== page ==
More and more people are engaging in social justice journalism. Blogs, run by an individual or by an organization, are being created every day. Many of them report on social justice issues or touch on them to some extent.
Blogging isn’t equivalent to journalism, but it’s still a way of contributing to social justice discussions. And those conversations often lead to so much more.
The “A4 Waist Challenge” has led to plenty of online controversy.
The purported “challenge”
has people checking to see if their waistline can be hidden behind the width of the paper: a span of approximately 8.3 inches, or 21 centimetres.
Being deemed a “challenge” encourages individuals to attempt it. Can a piece of A4 paper conceal their waistline?
Unfortunately, this divides people into two groups. Those who can complete the “challenge” and those who can’t. Or those who are “paper thin” versus those who are not. If you’re someone who correlates “thin” with pretty or beautiful, then this “trend” calls people out in the wrong way. If that paper doesn’t hide your waistline, you’re less beautiful than everyone else who can.
It sends the wrong message.
And when this message reaches young boys and girls, it can cause disastrous consequences.
Eating disorders are real. They’re on the rise. The “A4 Waist Challenge” will probably promote the wrong ideas, leading to life-threatening issues.
The ‘paper thin’ trend originates from China, where it was described as a ‘fitness challenge’ by the state newspaper People’s Daily.
This “fitness challenge” to put it lightly doesn’t seem very realistic. Some may regard it as impossible.
Worse what started as a “fitness challenge” has the potential to contribute to a lifetime of pain.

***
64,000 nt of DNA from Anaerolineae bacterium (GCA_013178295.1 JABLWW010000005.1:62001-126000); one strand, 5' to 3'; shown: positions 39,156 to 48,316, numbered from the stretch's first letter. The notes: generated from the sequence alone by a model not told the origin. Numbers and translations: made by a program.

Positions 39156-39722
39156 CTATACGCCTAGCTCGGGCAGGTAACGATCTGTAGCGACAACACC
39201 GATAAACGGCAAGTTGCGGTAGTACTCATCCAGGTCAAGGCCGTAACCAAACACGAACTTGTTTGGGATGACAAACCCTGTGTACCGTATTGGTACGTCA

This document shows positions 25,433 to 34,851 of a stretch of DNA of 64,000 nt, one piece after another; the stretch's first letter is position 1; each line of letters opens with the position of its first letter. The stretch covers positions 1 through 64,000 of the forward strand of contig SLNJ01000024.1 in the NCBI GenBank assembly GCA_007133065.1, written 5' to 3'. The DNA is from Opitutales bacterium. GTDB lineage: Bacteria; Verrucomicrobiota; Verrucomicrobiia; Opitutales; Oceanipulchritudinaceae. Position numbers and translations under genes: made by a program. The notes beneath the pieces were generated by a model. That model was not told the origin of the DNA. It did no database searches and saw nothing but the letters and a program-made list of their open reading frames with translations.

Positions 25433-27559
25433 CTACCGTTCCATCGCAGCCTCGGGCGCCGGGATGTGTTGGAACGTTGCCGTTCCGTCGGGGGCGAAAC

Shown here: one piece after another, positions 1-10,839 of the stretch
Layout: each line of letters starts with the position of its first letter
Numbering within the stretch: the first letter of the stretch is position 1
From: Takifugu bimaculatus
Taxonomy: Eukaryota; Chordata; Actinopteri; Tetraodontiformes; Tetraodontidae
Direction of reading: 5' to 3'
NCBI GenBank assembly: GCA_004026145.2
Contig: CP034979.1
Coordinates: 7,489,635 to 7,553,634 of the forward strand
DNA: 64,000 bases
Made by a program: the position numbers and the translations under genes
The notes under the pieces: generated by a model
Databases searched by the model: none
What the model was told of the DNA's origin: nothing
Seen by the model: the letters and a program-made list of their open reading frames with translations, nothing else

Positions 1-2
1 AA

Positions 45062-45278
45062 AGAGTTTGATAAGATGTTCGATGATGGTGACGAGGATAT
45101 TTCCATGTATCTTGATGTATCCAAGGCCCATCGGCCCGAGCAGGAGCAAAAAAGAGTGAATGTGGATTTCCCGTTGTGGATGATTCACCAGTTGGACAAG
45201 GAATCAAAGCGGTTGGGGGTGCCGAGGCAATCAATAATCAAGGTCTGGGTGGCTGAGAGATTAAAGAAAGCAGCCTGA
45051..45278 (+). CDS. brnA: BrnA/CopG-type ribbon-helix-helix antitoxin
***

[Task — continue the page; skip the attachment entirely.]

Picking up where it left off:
If we truly seek diversity in fiction, we have to let the needs of others come before our need to define ourselves as social justice allies.
For me putting the needs of others first is how social justice should work.
But oftentimes there’s a need to align ourselves on one side, to appear a certain way to the public. For some appearing as a social justice advocate takes precedence over doing anything for justice.
I like to hope fiction will be more diverse in the future. But I hope diversity doesn’t stop there. It needs to happen in real life as well. Social justice issues mainly plague minorities, individuals and groups different from the majority.
Fighting for social justice then allows for greater diversity in fiction and in life.
I took this photo inside my car while my mom was driving me back home from an event that ended around 9 p.m. It’s a picture of the highway we were driving on.
The lack of lights on this long stretch of the 401 made me stop to pause. I don’t think it’s safe for drivers to be on the road, the highway especially, without any streetlights or other form of illumination aside from the vehicle headlights.
More lights means more illumination so drivers can see better. Something as simple as adding streetlamps could prevent accidents and fatalities.
A fourth person dies after Scarborough TCHC apartment fire.
It’s been confirmed that a fourth person has passed away. The residence was for the elderly so the other three deaths were seniors as well.
Nearly twenty people living in the apartment were taken to the hospital to treat their injuries as a result of the fire.
This brings up issues regarding community housing such as whether they are complying with safety regulations and rules.
Officials noted that:
“Toronto Community Housing Corporation was being charged for having combustible materials near an exit.”
While the corporation could be fined for this violation, I believe this isn’t an effective punishment since it likely won’t enact any change. Although TCHC may be more careful next time, chances are residents don’t feel safe. If anything they’re feeling more and more anxious with community housing.